This is the first post on this month’s theme of social media and looks at how you can use LinkedIn to stand out amongst your peers. Linkedin for graduates is a particularly useful tool, as it can expose you to a network you would have otherwise never have known of, but if you aren’t careful, you could hide yourself from opportunities.
Quick question. How well do you use social media?
I have a feeling the majority of you reading this are good or great at it. You know how to tailor your content to get your audience (usually friends and family) to respond, you take great photos, you show the world this is who you are.
How well are you using LinkedIn, though?
I’d guess most of you either aren’t using the platform, or aren’t using it well.
I ask the question because for better or worse, LinkedIn is social media, or at least semi-social media. A lot of the characteristics that make up Twitter and Facebook are also part of LinkedIn, and just as those two platforms can help or hinder your job search, LinkedIn can get you in front of prospective employers and starting your career sooner than you think.
But just having a profile doesn’t mean you’re attracting your future coworkers. You need to be using the platform correctly and inviting them to want to learn more about you.
Get the right profile photo
The very first thing anyone will ever see of your LinkedIn profile is your photo. It is quite literally top and centre of your profile page.
We’ve covered appearance a few times, but it’s important to remember: you need to look neat and presentable at all times. Like it or not, recruiters and employers judge a book by its cover and when your cover is in tatters, they don’t assume you’re well read.
Make sure your hair is groomed and you’re wearing a business shirt or blouse and preferably a jacket. Look directly at the camera and… smile.
Smiling is one of the areas Anna and I discuss in our member’s only LinkedIn special pod and it is a really easy fix that tells people you are warm and welcoming. People are more likely to engage with you and perceived you as someone who will engage back.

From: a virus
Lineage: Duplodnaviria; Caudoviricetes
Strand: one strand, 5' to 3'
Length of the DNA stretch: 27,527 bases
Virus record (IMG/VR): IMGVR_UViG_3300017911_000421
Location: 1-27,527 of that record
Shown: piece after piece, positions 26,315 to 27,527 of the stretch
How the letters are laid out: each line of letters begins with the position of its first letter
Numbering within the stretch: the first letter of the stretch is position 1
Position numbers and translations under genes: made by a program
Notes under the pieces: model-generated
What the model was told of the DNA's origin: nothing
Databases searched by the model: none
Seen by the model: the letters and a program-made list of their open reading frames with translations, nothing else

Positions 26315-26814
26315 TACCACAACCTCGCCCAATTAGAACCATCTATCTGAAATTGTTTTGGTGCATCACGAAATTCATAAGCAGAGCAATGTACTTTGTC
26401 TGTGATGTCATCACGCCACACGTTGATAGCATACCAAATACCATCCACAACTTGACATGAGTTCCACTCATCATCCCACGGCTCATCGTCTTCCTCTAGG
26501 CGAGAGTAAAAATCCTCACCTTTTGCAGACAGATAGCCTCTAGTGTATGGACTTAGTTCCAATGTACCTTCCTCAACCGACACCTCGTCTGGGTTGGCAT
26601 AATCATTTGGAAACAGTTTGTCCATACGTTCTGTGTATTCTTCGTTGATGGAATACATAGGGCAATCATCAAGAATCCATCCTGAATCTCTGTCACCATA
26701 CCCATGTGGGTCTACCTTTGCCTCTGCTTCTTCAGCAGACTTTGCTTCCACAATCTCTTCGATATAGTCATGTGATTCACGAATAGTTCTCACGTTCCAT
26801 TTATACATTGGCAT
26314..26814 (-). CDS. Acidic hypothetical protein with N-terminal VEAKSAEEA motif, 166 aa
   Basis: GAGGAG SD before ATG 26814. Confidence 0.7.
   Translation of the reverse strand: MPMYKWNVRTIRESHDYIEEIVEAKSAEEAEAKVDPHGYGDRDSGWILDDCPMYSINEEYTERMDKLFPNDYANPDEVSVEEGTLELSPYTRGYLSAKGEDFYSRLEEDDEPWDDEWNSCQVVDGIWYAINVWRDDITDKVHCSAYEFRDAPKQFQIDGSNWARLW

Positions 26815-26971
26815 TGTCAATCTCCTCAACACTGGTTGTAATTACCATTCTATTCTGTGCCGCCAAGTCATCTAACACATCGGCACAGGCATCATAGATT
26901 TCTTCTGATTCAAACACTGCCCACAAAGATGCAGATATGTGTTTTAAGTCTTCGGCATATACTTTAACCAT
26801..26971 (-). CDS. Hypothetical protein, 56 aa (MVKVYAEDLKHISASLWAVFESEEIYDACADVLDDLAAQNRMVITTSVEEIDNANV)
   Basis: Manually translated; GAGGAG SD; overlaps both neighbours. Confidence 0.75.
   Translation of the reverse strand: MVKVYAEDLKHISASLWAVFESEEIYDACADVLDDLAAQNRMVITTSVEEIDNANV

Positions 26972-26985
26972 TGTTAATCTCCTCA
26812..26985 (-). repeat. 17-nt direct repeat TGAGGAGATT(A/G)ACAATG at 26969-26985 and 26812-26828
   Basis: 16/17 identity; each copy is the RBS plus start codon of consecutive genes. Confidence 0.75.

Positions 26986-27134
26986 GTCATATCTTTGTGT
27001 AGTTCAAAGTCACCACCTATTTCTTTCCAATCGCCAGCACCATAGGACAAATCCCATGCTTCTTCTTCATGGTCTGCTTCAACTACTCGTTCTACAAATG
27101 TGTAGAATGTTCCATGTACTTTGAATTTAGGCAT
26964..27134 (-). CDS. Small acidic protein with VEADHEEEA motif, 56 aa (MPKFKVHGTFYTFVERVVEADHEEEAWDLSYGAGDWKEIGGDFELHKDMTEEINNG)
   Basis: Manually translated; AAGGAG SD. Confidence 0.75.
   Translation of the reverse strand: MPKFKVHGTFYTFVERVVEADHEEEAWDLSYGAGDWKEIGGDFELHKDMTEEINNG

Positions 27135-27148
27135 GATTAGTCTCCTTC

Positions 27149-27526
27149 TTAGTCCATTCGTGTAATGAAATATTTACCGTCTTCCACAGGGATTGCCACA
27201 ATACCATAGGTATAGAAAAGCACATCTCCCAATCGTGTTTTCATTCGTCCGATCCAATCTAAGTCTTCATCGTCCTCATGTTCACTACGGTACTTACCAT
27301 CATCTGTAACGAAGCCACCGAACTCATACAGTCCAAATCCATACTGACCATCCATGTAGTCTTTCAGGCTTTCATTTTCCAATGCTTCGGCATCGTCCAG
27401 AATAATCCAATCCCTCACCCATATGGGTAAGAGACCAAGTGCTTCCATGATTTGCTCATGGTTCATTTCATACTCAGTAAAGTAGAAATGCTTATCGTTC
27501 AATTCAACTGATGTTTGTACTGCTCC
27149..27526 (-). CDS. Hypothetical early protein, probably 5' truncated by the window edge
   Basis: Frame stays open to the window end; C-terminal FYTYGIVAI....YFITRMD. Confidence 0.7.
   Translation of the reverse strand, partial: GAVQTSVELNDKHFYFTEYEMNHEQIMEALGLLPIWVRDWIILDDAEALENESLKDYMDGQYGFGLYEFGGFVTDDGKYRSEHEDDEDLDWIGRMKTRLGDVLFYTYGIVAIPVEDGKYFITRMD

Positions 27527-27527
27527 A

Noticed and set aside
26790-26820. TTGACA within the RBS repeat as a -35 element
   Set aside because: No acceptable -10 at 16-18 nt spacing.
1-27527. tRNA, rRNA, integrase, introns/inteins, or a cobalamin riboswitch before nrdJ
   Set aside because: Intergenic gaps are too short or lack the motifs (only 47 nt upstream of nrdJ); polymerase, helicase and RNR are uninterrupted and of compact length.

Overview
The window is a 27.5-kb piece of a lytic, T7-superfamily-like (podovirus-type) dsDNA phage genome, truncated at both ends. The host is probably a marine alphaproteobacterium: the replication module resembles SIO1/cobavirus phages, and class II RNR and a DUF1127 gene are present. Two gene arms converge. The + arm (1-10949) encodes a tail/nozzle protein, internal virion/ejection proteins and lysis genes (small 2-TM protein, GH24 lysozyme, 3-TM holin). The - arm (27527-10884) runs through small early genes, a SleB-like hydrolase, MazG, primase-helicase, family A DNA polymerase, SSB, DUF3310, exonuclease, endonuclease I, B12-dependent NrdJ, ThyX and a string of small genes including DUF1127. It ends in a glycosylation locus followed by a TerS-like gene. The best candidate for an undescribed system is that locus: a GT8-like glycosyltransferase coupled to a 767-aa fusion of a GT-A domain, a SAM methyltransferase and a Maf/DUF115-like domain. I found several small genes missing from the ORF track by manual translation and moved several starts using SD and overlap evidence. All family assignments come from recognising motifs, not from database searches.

This is particularly important, as there is a growing trend for young professionals to take a “serious” profile photo. I believe this is trying to emulate profile photos of business leaders such as Steve Jobs, but it’s important to recognise, you aren’t the CEO of Apple. You’re a graduate.
Another often looked over part of the profile pic is making sure your face fills as much of it as possible. This is important because on mobile views when searching, it’s difficult to make out every discernible feature. A torso or full body shot makes it even harder.
Another really easy way to stand out on LinkedIn is to take advantage of the custom URL feature. If you are fortunate enough to have a unique name like me, chances are your name will still available as a custom URL. If not, consider a variation of your initials.
If it’s possible, also try to aim for consistency across your professional profiles. I’ve managed to score “antoncrace” for my Twitter, Instagram, Facebook and LinkedIn profiles, which means it’s super easy for any potential clients or employers to find me.
My number one trait is…
Always remember: a career and a job are two different things. You aren’t your job and you aren’t defined by it. Your career, however, is what defines you professionally.
With that in mind, if you currently work at a fast food restaurant (there is no shame in that, by the way. I have a very long rant available for anyone who wants to use the “McDonald’s excuse” for lack of employability skills) you don’t need to put that in your headline.
As you can see from my profile, I’ve listed Communications, Marketing and International Education in my headline. Simple. It tells everyone what fields I’m good at and in what industry I work. My actual job titles, which include journalist and marketing development manager among other things, are available in the professional experience section of my profile if someone wants to see them, but they are markers in my career. They are not the first things I want people to associate with me.
In the same way, you should be thinking about what you want people to know about you. You can even write “Looking for X job” in your headline if you want, you just need to think about what is the number one thing you want people to know about you.
If this process sounds familiar to you, by the way, it should. It’s a variation of elevator pitching, covered here.
LinkedIn is a useful tool for graduates, but you need to use it right. This post has only scratched the surface on what you should be doing to maximise your employment success, but as there are so many graduates and other professionals out there getting these points wrong, getting them right will make you stand out from the rest.
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